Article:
GANGSTER William Lobban has told how he was recruited by one of Scotland’s most notorious crime figures for the ultimate hit.
In his new book, William Lobban claims he was hired by Tam “The Licensee” McGraw to assassinate his underworld rival Arthur Thompson senior in 1991.
And Lobban, 46, claims that McGraw was a key player in the murder of Thompson’s son, Arthur junior, in March that year.
Glasgow gangland figure Paul Ferris was cleared in court of the murder on a unanimous not guilty verdict.
McGraw then upped the ante to target the kingpin himself – and wanted Lobban to pull the trigger.
In his book, Lobban tells how he met with McGraw to arrange the deal.
He said: “I was on the run from jail at the time and Ferris was being held on remand for a shooting, so he was in jail.
“I met Tam McGraw and chatted to him in his dark BMW and he laid out what he wanted to happen.
“He said that he wanted old Arthur to be the next one to go and he wanted me to do it. He told me it had to happen as soon as possible.”
Lobban said McGraw had given him a handgun to be used in the hit but gave no specific orders on how it should be carried out.
He said: “He looked me in the eye and told me that he just wanted it done.
“He must have trusted that I was capable of pulling it off. He said he had contacts in Ireland and that I could be put up in a safehouse over there.”
But Lobban never carried out the hit because he feared McGraw was setting him up.
Lobban said he suspected that the ruthless McGraw was trying to manipulate him, hoping he would get an arch-rival out of the way while Lobban took the blame for the murder.
(pic )Peter Jolly
In yesterday’s Record we revealed Lobban’s account of how his own uncle confessed to the 20-year-old unsolved murder of Paul Hamilton.
Lobban, a lifetime crook who says he is reformed, claimed Billy Manson was ordered by Thompson snr to kill Hamilton because of his close links to Ferris. With one hand, Lobban cleared former close friend and crime accomplice Ferris of involvement in the killing of Hamilton.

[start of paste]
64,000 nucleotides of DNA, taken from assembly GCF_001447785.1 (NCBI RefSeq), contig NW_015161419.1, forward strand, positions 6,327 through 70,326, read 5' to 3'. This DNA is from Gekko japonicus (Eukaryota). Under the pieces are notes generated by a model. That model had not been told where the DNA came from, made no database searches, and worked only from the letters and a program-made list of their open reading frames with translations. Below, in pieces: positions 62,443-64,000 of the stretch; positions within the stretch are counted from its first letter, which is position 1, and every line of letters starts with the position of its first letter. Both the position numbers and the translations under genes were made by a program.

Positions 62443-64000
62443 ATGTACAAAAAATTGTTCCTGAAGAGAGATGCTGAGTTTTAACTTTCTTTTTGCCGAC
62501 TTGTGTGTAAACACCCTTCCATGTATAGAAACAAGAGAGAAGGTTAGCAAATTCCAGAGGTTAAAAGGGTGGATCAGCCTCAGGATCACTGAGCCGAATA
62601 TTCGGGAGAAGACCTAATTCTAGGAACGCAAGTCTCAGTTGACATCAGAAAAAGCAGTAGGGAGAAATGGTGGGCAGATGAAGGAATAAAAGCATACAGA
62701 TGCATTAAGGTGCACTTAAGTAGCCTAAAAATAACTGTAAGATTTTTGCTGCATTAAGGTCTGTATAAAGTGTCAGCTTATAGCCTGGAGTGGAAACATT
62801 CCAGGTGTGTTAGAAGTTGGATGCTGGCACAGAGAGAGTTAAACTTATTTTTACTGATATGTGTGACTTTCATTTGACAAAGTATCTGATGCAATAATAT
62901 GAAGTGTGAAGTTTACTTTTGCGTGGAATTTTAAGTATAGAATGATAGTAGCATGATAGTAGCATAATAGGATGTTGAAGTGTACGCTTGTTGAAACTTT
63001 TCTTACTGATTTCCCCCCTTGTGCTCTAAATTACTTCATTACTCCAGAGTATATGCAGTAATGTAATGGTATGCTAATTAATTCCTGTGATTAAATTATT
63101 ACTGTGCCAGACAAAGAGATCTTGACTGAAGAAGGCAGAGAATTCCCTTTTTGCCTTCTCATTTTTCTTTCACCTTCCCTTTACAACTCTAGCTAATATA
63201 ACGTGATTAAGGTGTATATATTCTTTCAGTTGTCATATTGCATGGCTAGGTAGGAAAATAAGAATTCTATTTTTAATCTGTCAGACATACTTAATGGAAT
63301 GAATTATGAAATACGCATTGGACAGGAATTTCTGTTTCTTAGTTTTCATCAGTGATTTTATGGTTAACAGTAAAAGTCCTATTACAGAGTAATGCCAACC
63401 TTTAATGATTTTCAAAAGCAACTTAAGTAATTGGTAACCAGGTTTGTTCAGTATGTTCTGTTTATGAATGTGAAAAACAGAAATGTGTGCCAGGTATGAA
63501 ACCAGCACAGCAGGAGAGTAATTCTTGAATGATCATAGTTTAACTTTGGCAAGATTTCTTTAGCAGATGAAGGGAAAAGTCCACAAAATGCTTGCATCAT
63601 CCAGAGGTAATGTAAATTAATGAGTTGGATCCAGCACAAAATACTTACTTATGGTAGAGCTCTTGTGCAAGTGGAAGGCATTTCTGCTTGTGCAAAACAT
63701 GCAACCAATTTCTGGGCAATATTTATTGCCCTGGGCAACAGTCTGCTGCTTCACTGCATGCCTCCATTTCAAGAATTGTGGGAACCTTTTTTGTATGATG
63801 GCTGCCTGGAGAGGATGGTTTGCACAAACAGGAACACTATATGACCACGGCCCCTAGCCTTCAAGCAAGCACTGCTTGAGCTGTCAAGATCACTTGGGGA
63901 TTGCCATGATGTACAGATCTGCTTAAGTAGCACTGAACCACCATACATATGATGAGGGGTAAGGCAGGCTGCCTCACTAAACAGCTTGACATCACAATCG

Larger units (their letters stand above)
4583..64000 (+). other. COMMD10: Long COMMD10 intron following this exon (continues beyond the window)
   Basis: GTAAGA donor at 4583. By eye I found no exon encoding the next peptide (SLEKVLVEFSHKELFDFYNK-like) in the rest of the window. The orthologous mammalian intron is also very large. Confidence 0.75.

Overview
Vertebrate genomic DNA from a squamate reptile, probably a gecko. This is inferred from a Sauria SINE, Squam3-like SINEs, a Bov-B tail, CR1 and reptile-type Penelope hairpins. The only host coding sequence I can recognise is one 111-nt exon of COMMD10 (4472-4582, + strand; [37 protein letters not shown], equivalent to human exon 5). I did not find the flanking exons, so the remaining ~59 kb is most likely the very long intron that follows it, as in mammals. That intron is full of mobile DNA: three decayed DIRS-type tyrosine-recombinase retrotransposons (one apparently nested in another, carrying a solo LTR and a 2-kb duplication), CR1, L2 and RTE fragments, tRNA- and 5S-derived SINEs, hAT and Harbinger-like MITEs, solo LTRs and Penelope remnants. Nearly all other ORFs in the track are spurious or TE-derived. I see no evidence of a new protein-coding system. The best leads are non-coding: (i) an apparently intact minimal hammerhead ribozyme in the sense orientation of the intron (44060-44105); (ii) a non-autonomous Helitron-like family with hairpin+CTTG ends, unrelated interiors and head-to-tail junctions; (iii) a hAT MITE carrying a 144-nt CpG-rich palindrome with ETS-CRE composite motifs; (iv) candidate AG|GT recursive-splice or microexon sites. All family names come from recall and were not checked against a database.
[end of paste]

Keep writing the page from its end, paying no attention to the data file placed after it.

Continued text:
But in the book, he also strips bare events around the killing of Joe Hanlon and Bobby Glover – who were close friends of Ferris and Lobban himself.
The book, The Glasgow Curse: My Life in the Criminal Underworld, also lays down how Hanlon and Glover plotted to murder Thompson jnr – a killing that sparked one of Glasgow’s worst-ever gang feuds.
Lobban said: “It was August 17 in 1991 and I was on the run from Dungavel Open Prison. I had done a runner with just six months left on my sentence, which was a stupid move.
“I was in Bobby Glover’s house with Joe Hanlon.
“At this stage, I knew nothing of what they were planning and I had no idea of the chaos that would erupt.”
As well as being closely connected to players in the murder of Thompson jnr, Lobban was also caught up in the revenge hit exacted on Glover and Hanlon.
He admits being the last person to see his friends alive. And some underworld figures firmly believe he lured them to their deaths.
After meeting with Lobban, they were found dead in Hanlon’s car the following day by Alan Cross, who was the manager of the Cottage Bar, Hanlon and Glover’s “gang hut”.
In Lobban’s chilling memoir, he tells how he was born in Exeter Prison to a violent, schizophrenic mother.
His upbringing resulted in him being taken into care, destined for a life of violence and criminality.
Aged 15, he masterminded a break-in at a Glasgow pub, and many years of armed robberies, dealing class A drugs and gang fights followed.
He claims he has turned his back on crime and the book is his bid to set the record straight on many twisted accounts of his involvement
in some of the Glasgow’s most infamous incidents.
By Mark McGivern